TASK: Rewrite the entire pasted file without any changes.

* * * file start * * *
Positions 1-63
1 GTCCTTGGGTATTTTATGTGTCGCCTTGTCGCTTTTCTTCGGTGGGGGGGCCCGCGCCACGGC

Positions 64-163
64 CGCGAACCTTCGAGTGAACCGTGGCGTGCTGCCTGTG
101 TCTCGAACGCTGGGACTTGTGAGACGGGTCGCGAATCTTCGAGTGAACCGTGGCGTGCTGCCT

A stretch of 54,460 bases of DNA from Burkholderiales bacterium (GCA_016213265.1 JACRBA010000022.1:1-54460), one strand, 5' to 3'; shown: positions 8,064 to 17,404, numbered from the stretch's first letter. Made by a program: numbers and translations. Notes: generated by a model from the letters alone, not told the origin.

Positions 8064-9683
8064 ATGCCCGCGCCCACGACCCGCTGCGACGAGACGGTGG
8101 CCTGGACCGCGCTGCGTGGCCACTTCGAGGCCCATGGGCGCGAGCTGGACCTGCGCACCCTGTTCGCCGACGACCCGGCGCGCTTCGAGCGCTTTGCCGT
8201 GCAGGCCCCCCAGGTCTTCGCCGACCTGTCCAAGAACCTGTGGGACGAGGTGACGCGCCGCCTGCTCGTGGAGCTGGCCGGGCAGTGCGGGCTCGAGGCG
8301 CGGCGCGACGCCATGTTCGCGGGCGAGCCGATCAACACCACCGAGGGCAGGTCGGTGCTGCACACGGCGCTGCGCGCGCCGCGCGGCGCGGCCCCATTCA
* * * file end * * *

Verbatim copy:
Positions 1-63
1 GTCCTTGGGTATTTTATGTGTCGCCTTGTCGCTTTTCTTCGGTGGGGGGGCCCGCGCCACGGC

Positions 64-163
64 CGCGAACCTTCGAGTGAACCGTGGCGTGCTGCCTGTG
101 TCTCGAACGCTGGGACTTGTGAGACGGGTCGCGAATCTTCGAGTGAACCGTGGCGTGCTGCCT

A stretch of 54,460 bases of DNA from Burkholderiales bacterium (GCA_016213265.1 JACRBA010000022.1:1-54460), one strand, 5' to 3'; shown: positions 8,064 to 17,404, numbered from the stretch's first letter. Made by a program: numbers and translations. Notes: generated by a model from the letters alone, not told the origin.

Positions 8064-9683
8064 ATGCCCGCGCCCACGACCCGCTGCGACGAGACGGTGG
8101 CCTGGACCGCGCTGCGTGGCCACTTCGAGGCCCATGGGCGCGAGCTGGACCTGCGCACCCTGTTCGCCGACGACCCGGCGCGCTTCGAGCGCTTTGCCGT
8201 GCAGGCCCCCCAGGTCTTCGCCGACCTGTCCAAGAACCTGTGGGACGAGGTGACGCGCCGCCTGCTCGTGGAGCTGGCCGGGCAGTGCGGGCTCGAGGCG
8301 CGGCGCGACGCCATGTTCGCGGGCGAGCCGATCAACACCACCGAGGGCAGGTCGGTGCTGCACACGGCGCTGCGCGCGCCGCGCGGCGCGGCCCCATTCA